There are always lots of employment law articles and blogs around this time of year all about the rights and wrongs of the office Christmas party, usually warning employers of the risk that they could be found vicariously liable for the actions of their employees should things get out of hand. In the recent case of Bellman v Northampton Recruitment, however, the High Court held that a company was not liable for an assault by its managing director on an employee at an after-party following the company Christmas do.
Back in March, we looked at two Supreme Court cases covering situations where an employer can be held responsible for the actions of an employee. In Mohamud v WM Morrison Supermarkets, the Supreme Court held that an employee’s assault on a customer at a Morrison’s petrol station was so closely connected with his employment that it would be just to hold Morrison liable for the customer’s injuries.
In the Bellman case, however, the High Court noted that the boundaries of vicarious liability are difficult to identify, despite the decision in the Morrison case.
Mr Bellman worked as a sales manager for a recruitment agency where Mr Major was the managing director. One year, the Christmas party for staff and their partners took place at a golf club. The party was described in the judgment as “an ordinary or usual work Christmas party of the type no doubted dreaded by some and an annual highlight for others”. After the party, just over half of the guests went on to the Hilton Hotel (where some of the guests were staying).
Some of the guests gathered in the hotel lobby, drinking alcohol and discussing social topics. Discussions moved on to company business, and then to a new employee who had started with the company about a month or so before the Christmas party, and who was rumoured to be earning significantly more than anyone else in the company. During the discussion, Mr Bellman challenged Mr Major, in a non-aggressive way, about the new employee but Mr Major lost his temper and assaulted Mr Bellman, punching him twice. Mr Bellman fell to the floor following the second punch, hit his head, and suffered brain damage as result of his injuries.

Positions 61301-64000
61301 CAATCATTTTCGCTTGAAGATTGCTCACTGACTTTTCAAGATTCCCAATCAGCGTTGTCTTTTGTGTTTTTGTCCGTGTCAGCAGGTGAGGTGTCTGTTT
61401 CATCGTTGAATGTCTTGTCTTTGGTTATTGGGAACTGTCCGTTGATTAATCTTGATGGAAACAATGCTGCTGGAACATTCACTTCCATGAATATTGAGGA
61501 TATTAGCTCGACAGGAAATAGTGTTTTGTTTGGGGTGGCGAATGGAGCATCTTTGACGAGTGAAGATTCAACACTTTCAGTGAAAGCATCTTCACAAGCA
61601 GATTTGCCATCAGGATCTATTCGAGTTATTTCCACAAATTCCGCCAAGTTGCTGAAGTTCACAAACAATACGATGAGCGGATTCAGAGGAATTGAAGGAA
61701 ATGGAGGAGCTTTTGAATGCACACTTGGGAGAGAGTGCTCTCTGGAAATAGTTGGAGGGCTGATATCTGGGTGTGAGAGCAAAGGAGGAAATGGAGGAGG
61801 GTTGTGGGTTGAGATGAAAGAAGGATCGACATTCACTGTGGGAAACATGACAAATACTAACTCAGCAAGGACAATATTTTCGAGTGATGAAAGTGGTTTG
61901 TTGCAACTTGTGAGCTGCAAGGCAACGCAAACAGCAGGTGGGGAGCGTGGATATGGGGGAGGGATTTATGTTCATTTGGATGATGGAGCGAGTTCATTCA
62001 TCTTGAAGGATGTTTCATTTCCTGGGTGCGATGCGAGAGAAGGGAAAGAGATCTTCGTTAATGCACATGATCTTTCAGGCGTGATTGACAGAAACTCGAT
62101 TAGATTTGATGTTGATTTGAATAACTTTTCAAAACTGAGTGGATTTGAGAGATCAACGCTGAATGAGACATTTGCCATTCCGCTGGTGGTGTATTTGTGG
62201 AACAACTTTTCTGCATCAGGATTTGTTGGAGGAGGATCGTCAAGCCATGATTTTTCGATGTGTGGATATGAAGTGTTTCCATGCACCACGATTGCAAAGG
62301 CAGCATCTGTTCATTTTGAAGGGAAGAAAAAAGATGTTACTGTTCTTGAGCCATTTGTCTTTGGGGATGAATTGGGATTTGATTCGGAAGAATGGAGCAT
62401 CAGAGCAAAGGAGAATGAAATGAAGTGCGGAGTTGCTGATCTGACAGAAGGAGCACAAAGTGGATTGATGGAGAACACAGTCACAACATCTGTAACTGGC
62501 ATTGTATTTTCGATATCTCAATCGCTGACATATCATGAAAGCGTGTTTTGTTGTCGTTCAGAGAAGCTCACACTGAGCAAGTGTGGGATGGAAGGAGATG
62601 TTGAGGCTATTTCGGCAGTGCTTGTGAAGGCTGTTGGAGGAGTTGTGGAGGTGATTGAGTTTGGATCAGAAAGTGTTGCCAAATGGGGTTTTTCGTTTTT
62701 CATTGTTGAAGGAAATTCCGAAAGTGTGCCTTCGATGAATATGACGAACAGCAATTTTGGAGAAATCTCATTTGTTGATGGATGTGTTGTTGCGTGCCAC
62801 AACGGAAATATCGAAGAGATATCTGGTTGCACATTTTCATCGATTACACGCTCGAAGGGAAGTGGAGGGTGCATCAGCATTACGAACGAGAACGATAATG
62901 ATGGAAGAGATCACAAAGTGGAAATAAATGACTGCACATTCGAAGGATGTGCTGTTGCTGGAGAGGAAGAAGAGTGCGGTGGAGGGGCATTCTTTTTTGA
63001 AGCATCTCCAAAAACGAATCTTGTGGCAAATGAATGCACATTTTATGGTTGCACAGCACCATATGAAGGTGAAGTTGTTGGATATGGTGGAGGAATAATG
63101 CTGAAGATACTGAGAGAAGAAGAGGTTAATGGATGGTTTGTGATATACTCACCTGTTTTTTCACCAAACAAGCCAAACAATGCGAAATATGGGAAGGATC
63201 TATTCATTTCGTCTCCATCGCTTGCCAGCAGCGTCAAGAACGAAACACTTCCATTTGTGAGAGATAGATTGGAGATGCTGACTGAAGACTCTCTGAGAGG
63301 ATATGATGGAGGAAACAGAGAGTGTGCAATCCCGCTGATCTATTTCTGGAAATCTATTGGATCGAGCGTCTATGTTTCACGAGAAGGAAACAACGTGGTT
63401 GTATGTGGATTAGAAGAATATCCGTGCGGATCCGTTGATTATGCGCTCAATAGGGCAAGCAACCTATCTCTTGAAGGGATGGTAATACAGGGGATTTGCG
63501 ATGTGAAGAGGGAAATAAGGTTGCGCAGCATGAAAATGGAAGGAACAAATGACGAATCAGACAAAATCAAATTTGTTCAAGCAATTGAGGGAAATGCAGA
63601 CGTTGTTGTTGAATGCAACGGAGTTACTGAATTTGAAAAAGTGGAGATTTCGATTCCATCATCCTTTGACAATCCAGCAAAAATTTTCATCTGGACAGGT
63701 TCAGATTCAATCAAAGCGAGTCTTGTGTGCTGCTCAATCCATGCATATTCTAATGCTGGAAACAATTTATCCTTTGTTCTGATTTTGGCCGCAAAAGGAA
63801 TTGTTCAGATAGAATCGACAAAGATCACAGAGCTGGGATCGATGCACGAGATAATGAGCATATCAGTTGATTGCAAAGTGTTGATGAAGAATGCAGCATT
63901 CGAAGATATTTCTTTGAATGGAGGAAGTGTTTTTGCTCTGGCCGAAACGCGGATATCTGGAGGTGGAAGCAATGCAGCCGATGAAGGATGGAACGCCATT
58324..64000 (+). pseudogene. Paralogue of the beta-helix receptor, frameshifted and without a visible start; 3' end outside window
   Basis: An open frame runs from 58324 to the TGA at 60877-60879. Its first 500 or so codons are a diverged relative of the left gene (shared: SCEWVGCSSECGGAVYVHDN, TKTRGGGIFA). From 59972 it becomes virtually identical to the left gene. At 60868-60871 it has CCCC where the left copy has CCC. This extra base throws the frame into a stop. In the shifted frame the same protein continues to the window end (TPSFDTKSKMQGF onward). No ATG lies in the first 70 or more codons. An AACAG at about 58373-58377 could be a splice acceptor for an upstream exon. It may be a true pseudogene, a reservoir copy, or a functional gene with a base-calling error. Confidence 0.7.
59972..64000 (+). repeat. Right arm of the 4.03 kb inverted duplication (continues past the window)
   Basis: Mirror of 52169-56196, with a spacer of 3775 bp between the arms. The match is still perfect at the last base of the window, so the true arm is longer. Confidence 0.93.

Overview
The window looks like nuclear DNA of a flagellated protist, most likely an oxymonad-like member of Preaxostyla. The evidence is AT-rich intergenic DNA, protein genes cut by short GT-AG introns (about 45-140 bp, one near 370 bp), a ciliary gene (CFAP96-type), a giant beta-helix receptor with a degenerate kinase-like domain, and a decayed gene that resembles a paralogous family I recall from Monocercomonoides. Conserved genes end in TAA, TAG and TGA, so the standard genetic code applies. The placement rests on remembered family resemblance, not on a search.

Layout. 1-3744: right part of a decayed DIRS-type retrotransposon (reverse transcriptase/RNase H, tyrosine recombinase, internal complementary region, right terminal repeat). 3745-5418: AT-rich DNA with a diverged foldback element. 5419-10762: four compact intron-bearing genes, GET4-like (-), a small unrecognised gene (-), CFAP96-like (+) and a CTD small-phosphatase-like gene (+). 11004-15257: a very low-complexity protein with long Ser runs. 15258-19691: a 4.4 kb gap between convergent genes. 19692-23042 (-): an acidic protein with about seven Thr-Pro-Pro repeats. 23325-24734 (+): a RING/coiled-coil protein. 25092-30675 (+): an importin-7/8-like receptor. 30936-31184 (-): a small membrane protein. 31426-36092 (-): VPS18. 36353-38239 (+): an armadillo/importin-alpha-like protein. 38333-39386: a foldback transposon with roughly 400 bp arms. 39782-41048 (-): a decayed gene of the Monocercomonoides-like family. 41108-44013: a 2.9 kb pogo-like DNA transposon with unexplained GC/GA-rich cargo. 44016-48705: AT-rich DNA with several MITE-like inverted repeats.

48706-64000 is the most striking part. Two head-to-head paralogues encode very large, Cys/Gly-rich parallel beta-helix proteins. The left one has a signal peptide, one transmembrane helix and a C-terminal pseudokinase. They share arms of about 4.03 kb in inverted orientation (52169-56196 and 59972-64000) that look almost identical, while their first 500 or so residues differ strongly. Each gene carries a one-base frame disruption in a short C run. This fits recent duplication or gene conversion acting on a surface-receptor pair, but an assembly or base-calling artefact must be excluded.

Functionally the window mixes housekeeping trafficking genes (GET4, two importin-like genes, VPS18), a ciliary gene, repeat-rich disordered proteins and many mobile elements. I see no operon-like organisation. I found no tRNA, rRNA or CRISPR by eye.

In finding that the company was not vicariously liable for Mr Bellman’s injuries, the court noted that:
- The assault was committed after and not during an organised work social event. The after-party at the hotel was a spontaneous event, and not a ‘seamless extension’ of the Christmas party.
- The assault was so far removed from employment that the company could not be held vicariously liable, though the company footed the bill including the taxis and drinks.
- It was not right for Mr Major to always be considered to be on duty, just because he was in the company of other employees regardless of the circumstances.
- Just because the discussion was about work related issues did not of itself change a conversation between fellow workers into something ‘in the course of employment’, regardless of the surrounding circumstances.
The decision is a surprising one, in light of the Supreme Court judgment in Mohamud v WM Morrison Supermarkets, and perhaps even more surprising given that the assault was carried out by the managing director. Mr Bellman suffered serious injuries, the result of which is that he is unlikely to work again, and, with Mr Major not being a party to the claim on the basis that he would lack the means to satisfy any judgment against him, it leaves Mr Bellman with no recourse to any compensation. The High Court noted, however, that if it were the case that a discussion between employees about work was enough for liability to arise, “it would mean that a company’s potential liability would become so wide as to be potentially uninsurable”.
This case does not mean that employers can never be vicariously liable for incidents occurring after an organised work social event, as the case was very fact specific. The High Court’s decision may yet be appealed on behalf of Mr Bellman. Had the assault taken place at the golf club, or had it been found that the expectation or obligation on any employee to participate had not ended, the employer may have found themselves held liable.
At this time of year it is worth remembering that employers can also be held vicariously liable for acts of discrimination by employees committed in the course of their employment. As we have mentioned previously, there is a statutory defence available in discrimination cases, if the employer can show that it had taken all reasonable steps to prevent the discrimination. It would therefore be prudent to make sure that Equal Opportunities policies are in place and up to date, and that employees are aware of them and receive training in equal opportunities.
If you would like to talk through a situation you are dealing with, or if you need advice on any aspect of employment law, please contact any member of the Pure Employment Law team (01243 836840 or [email protected]).
Please note that this update is not intended to be exhaustive or be a substitute for legal advice. The application of the law in this area will often depend upon the specific facts and you are advised to seek specific advice on any given scenario.